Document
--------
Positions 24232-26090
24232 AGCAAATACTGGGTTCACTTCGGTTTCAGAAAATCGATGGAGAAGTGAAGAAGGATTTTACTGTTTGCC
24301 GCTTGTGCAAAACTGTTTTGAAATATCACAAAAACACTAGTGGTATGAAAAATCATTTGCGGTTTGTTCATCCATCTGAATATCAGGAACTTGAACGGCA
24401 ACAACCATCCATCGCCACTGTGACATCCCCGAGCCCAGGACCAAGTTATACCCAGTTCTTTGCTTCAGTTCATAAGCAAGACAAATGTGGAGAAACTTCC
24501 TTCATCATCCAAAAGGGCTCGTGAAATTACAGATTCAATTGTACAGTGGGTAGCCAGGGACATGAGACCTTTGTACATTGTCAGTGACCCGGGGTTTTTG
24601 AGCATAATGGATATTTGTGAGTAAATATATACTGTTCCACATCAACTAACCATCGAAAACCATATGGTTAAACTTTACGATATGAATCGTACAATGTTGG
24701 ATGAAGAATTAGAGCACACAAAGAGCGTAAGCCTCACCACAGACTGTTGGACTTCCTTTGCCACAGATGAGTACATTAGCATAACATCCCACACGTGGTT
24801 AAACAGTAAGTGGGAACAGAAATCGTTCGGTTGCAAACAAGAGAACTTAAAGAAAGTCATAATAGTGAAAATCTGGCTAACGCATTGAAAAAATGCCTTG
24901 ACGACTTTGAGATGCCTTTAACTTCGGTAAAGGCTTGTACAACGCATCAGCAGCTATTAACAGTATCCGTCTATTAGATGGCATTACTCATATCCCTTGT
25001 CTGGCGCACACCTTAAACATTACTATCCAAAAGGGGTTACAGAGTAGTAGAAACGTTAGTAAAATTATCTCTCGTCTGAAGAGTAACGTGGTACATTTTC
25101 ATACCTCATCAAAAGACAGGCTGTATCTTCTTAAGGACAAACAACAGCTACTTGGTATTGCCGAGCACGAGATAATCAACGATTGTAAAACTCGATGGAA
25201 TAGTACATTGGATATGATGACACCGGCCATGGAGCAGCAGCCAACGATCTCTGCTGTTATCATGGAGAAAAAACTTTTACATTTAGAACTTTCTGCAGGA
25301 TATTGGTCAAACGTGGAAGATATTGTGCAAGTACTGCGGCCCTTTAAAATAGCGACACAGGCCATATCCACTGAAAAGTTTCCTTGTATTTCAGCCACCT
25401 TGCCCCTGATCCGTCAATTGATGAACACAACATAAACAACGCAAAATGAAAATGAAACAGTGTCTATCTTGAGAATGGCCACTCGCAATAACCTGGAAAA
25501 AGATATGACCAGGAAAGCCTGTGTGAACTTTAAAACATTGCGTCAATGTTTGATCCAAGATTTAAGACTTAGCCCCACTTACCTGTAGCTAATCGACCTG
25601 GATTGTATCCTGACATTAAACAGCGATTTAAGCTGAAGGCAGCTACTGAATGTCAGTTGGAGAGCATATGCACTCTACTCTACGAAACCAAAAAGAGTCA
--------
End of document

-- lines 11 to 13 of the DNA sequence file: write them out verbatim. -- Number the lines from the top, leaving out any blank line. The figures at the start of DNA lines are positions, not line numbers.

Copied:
25101 ATACCTCATCAAAAGACAGGCTGTATCTTCTTAAGGACAAACAACAGCTACTTGGTATTGCCGAGCACGAGATAATCAACGATTGTAAAACTCGATGGAA
25201 TAGTACATTGGATATGATGACACCGGCCATGGAGCAGCAGCCAACGATCTCTGCTGTTATCATGGAGAAAAAACTTTTACATTTAGAACTTTCTGCAGGA
25301 TATTGGTCAAACGTGGAAGATATTGTGCAAGTACTGCGGCCCTTTAAAATAGCGACACAGGCCATATCCACTGAAAAGTTTCCTTGTATTTCAGCCACCT